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Friday, December 26, 2008

Wave Goodbye to Dishwasher Detergent.

After making the decision to lead a more sustainable life, I gave up my beloved Electrasol tabs and started the search for an eco-friendly dishwasher detergent. The first one I tried was 7th Generation Free & Clear Automatic Dishwasher Powder. I hated it. It did not get my dishes clean and left them in a cloudy haze. So I moved on to BioKleen Automatic Dish Powder. I actually like this stuff. It has a pleasant smell and does a pretty good job of cleaning the dishes. There was some residue left after the final rinse, but I was willing to live with it. Then one day I ran out. It is not available locally. I had been ordering it online from or Amazon. Being unprepared, I picked up a bottle of Earth Friendly Products Wave Auto Dishwasher Gel at my local grocery store.

I LOVE it! No residue, clean dishes, available locally - yes! Phosphate free, chlorine free, caustic free - Yes! Plant based and totally biodegradable - YES! Yes! Yes! Yes! Packaged in plastic - yes. What? Packaged in plastic - Oh, man. It was damn near perfect. They even have a rinse agent I like, also packaged in plastic. Shucks.

All this plastic is wreaking havoc on our planet and on ourselves. Something must be done. Scores of people have decided to cut plastic from their lives. I, too, have committed to reducing the amount of plastic my family consumes. So it is with a teary eye that I must bid adieu to my new found favorite. It was fun while it lasted.

So now what? I know, I know. 7th Generation dishwasher powder comes in a cardboard box. See above. I hate it. As much as I want it to, it just does not work for me. Surprisingly, the answer lies just on the other side of the wall of my dishwasher, in the washing machine. Huh?

Borax and Baking Soda.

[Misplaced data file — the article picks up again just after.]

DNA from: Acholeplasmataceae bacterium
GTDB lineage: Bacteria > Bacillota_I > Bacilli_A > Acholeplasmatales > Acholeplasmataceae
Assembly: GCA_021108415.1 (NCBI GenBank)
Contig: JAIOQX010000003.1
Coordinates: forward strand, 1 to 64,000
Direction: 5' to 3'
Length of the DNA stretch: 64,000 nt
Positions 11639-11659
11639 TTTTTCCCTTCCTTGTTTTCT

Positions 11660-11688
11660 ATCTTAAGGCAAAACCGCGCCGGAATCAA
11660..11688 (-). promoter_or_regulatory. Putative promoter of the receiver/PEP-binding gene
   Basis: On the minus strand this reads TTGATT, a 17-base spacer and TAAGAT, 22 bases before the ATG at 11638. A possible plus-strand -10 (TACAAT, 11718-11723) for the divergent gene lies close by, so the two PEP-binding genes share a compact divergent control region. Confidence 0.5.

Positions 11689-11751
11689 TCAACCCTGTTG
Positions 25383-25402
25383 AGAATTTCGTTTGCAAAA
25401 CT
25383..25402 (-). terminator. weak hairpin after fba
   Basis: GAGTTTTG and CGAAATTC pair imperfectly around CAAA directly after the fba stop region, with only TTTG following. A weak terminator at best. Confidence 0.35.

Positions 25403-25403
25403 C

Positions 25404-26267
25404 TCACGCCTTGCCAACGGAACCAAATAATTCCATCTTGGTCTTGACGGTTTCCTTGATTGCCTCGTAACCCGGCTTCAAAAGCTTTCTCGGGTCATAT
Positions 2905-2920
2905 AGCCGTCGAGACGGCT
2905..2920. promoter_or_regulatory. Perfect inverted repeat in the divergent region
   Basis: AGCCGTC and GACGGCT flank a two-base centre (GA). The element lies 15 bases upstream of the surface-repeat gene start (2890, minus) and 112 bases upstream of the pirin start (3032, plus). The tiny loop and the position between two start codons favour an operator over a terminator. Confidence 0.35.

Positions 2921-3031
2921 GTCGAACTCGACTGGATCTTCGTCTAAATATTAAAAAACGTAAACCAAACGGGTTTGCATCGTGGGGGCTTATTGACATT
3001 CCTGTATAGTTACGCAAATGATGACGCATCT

Just mix equal parts borax and baking soda. Add 2 tablespoons per load.

Adjust the quantity or baking soda ratio for hard water. I have also read recipes using washing soda instead of baking soda. I store mine in a glass pickle jar under the sink. No more plastic. I have been using this combination for several weeks now with no complaints. My dishes are clean, in fact I think they are cleaner now then when I was using actual dishwasher detergent, and there is no residue left behind. Once my rinse agent runs out I will switch to white vinegar to be truly plastic free.


Wednesday, December 24, 2008

Did I mention we're not normal?



Tuesday, December 16, 2008

Hair's the Scoop

I have dry, frizzy, naturally curly, unruly red hair. I have struggled with it well into my adult life. Growing up, my mother was a hair stylist; giving me all too easy access to every chemical I wanted to tame my mane. Anything I tried just made it worse. My tresses have endured a barrage of perms, relaxers, dyes, flat irons, curling irons, hair dryers, shampoos, conditioners, mousse, gel, and hairspray. Finally, after my college years, I came to the realization that the best thing for it was to just let it be. My hair seems to do whatever the hell it wants anyway so why fight it?

By limiting myself to just one gel (currently Kiss my Face upper management), I also discovered that my hair does not need daily washing. I used to shampoo and condition twice a day every day. No wonder my hair was dry and frizzy! Just because the back of a conventional shampoo bottle tells you to use daily does not mean you have to. It is a myth folks, no really, it is. You actually do more damage than good by daily washing. I am not saying you should be sporting dreadlocks either, just rethink what clean means. An added bonus of giving of hairspray is a cleaner bathroom. You know that crusty film that seems to blanket everything from the sticky cloud descending on your head? Gone! My counter top, mirror, bottles, floor, toilet, everything in a 5 foot radius had this dull film on the surface from spraying hairspray. Boy am I glad that is gone. Now my bathroom shines!